Why Ukraine has become a hot-spot for child surrogacy
Originally published by Hromadskoe
Elizaveta Pohudina lives with her husband and young daughter near the city of Kharkov in Ukraine. In April, she gave birth to a baby girl and gave her to a couple from Spain.
Elizaveta is a surrogate mother. She has long dreamed of owning a home, though has not had the money to make the purchase. She decided to become a surrogate mother in order to receive a large, one-time payout. Her family supported her in her endeavor, though not immediately.
The capital of surrogate maternity
Ukraine is sometimes called the ‘capital of surrogate maternity’ as the laws concerning surrogacy are relatively lax in comparison to other countries.
“In many European countries surrogacy is allowed only if it does not entail a financial exchange,” says Sergey Antonov, a lawyer from IRTSA Ukraine – one of the first firms in Ukraine to offer assisted reproduction services.
In addition to Ukraine, commercial surrogacy is also legal in Georgia, Kazakhstan, Cambodia, Russia and several states in the USA, but many couples prefer to come to Ukraine. Data would suggest that the demand for surrogate mothers in Ukraine grew after the largest markets for this kind of service closed in Thailand and India.
Data from the Association of Medical Tourism of Ukraine says that reproduction services are in the top three most popular services offered to foreigners by Ukrainian medical firms after ophthalmology and dentistry.
Assisted reproduction services in the country are relatively well-developed, and this, says Roman Litvinenko, a doctor from the Kiev-based reproductive clinic Reprolife, is the reason that the services of Ukrainian surrogate mothers are in such high demand.
The price tag is also attractive: the average ‘complete package’ in Ukraine costs about USD 30 000 dollars, and another USD 300 per month which the surrogate mother spends on food and daily needs. The costs are significantly lower than in other countries.
“The one-time payout amount [to the surrogate mother -ed] after giving birth is between 11 500 and 13 000 dollars,” says psychologist and founder of the Institute of Reproductive Prenatal Psychology and Psychosomatics, Antonina Nakonechnaya. “In America, prices start from USD 100 000 dollars.”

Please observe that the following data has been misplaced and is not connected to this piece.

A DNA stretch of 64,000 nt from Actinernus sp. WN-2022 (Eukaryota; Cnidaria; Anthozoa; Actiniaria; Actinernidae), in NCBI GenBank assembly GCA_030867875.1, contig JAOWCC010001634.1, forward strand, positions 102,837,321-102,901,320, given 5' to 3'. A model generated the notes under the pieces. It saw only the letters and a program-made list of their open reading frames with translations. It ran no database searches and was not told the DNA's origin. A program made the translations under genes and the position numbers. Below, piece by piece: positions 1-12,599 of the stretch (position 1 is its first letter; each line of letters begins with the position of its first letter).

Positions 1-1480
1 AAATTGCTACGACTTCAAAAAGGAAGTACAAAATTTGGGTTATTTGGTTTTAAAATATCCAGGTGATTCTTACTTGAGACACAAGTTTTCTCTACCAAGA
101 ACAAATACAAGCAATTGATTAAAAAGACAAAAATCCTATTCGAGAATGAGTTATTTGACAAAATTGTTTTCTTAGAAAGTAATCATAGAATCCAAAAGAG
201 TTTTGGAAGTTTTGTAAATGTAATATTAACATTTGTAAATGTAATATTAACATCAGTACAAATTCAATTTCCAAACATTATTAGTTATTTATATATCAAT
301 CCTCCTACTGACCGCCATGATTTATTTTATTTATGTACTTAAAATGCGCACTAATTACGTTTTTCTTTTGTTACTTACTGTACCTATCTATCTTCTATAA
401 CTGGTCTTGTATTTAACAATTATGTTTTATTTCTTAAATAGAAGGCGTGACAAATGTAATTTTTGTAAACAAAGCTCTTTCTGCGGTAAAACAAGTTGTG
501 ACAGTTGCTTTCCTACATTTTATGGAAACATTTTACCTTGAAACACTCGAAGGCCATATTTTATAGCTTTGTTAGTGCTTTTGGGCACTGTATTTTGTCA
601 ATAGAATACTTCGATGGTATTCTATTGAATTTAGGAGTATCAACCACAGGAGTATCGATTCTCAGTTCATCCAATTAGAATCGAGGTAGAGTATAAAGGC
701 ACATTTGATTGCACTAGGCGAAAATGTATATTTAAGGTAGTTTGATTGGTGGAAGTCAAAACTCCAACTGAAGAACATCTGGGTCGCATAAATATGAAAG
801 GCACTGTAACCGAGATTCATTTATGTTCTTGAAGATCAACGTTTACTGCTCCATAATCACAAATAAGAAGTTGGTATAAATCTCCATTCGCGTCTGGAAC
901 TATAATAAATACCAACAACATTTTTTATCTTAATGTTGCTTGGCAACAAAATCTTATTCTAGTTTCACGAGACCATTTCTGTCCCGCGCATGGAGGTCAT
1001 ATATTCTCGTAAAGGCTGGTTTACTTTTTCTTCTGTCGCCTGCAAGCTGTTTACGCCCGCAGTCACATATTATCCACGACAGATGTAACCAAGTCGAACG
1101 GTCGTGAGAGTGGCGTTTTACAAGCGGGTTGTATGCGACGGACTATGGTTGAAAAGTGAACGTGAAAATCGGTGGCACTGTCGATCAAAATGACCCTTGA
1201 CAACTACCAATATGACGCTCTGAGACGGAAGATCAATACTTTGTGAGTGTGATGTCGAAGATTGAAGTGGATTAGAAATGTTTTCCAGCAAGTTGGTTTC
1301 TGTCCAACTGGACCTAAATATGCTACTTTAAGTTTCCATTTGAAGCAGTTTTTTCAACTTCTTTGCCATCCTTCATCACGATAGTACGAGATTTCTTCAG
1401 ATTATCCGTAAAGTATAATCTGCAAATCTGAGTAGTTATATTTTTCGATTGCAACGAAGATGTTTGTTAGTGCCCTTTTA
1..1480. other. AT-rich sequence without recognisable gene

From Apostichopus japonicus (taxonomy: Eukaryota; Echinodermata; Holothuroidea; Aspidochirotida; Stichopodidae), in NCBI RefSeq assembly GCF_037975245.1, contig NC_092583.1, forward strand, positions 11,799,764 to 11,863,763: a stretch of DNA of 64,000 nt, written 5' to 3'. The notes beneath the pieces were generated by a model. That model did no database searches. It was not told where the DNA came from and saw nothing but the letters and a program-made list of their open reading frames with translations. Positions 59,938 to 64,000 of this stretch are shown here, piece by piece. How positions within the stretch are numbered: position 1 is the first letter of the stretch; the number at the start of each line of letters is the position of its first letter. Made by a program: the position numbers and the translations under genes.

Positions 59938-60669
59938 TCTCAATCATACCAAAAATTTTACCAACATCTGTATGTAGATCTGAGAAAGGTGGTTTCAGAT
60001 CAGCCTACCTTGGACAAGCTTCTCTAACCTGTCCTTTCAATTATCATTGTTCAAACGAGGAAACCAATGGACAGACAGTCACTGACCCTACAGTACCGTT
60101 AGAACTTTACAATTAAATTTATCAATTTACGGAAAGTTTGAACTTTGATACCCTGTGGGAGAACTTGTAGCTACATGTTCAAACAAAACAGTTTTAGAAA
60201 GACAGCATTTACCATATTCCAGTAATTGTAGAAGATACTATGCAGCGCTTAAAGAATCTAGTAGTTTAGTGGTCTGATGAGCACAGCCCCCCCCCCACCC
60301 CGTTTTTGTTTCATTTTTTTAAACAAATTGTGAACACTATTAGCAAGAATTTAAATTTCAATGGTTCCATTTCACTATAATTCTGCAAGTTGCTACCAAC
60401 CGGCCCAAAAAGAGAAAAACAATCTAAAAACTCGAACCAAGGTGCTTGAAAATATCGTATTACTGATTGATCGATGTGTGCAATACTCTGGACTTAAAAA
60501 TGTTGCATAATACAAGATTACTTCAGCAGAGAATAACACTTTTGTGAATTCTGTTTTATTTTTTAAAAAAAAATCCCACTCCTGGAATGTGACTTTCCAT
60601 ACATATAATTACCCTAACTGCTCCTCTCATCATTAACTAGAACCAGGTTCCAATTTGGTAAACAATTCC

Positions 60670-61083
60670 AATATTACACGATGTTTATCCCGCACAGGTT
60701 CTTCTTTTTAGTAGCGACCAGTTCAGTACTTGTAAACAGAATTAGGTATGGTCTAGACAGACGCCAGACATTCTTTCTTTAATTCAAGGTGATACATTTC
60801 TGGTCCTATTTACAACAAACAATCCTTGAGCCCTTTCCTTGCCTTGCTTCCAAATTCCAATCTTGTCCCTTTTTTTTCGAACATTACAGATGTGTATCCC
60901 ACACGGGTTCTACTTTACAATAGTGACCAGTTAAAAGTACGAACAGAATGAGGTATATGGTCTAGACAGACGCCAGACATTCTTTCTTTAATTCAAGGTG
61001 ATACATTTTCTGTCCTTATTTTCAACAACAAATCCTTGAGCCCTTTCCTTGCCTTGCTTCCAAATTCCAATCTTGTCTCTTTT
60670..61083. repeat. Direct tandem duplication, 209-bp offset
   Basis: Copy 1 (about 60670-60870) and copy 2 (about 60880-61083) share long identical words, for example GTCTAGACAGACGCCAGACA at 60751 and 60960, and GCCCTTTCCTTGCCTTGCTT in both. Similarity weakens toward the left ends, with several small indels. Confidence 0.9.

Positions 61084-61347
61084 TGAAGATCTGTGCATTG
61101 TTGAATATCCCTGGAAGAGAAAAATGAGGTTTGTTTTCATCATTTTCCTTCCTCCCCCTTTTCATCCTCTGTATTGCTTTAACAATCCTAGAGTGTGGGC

What does the law say?
Surrogate maternity is not forbidden by law in Ukraine, but it is practically unregulated. Lawyer Sergey Antonov equates the situation with that of property:
“There are many middlemen that are not registered anywhere, but they still carry out agreements between clients and people. The same happens in Ukraine in regards to surrogacy.”
Official agencies and clinics offer their services based on individual provisions of the Family Code of Ukraine and other laws. One of the laws issued by the Ministry of Health of Ukraine says that surrogacy can only be offered to a married couple which, for one reason or another, has been diagnosed as infertile and incapable of reproducing.
Journalists from Hromadskoe tried to find out from the Ministry of Health how many surrogate mothers there are in Ukraine and how the law defends their rights, but were unable to receive any official response.
However, it would seem that everyone involved in the field is of the same opinion: the market is growing year after year. Many also say that there are many ‘illegal companies’ working in the country.
“About two-thirds of the companies on the Ukrainian market for surrogacy are illegal,” says Sergey Antonov.
The mother of another’s child
In Ukraine, a surrogate mother does not have the right to reconsider – that is, to keep the child instead of handing the child over to the adopting parents.
Candidates for surrogacy must be under the age of 35 and have had at least one of their own children.
The agreement she signs takes into account a number of factors, including an agreement by her husband (if she is married) and any limitations on her ability to engage in intimate sexual acts during the period of pregnancy.
“As a rule, surrogate mothers are condemned by all, from their neighbours to the church,” says psychologist Antonina Nakonechnaya. “Many are embarrassed with their pregnancy and try to hide it.”
“I didn’t want anybody to find out,” Maria says. “I went to my parents at the very beginning, and then for the rest of the time I was in Kiev.”
Maria has already given birth to her own child, and she is divorced. She decided to become a surrogate mother because of the ‘difficult life situation’, but she had doubts and fears about how things would work out.
Usually, the child is taken immediately after birth, but Maria gave birth early, and the parents arrived on the scene only later on.
“I even had to breast-feed him,” she says. “I was by his side for an entire month. They, the biological parents, asked me to remain, and I helped out.”
Maria says that having seen the child, she understood that it was not hers. “My first child was similar to me, I saw him and said, ‘He’s mine!’ But when I gave birth to this one, I immediately knew that he was someone else’s.”
She does not hide the fact that her main aim was to make money.
The possibility of earning good money is the main reason for the majority of Ukrainian women who decide to become surrogate mothers. More often than not, women who decide to go down this route are from rural regions.
Nonetheless, surrogacy is not always associated with money alone.
“For me, this was first and foremost about responsibility,” said Elizaveta. “People had entrusted me with life. When I was pregnant, I thought not about money but about how to give birth to a healthy child and help the parents.”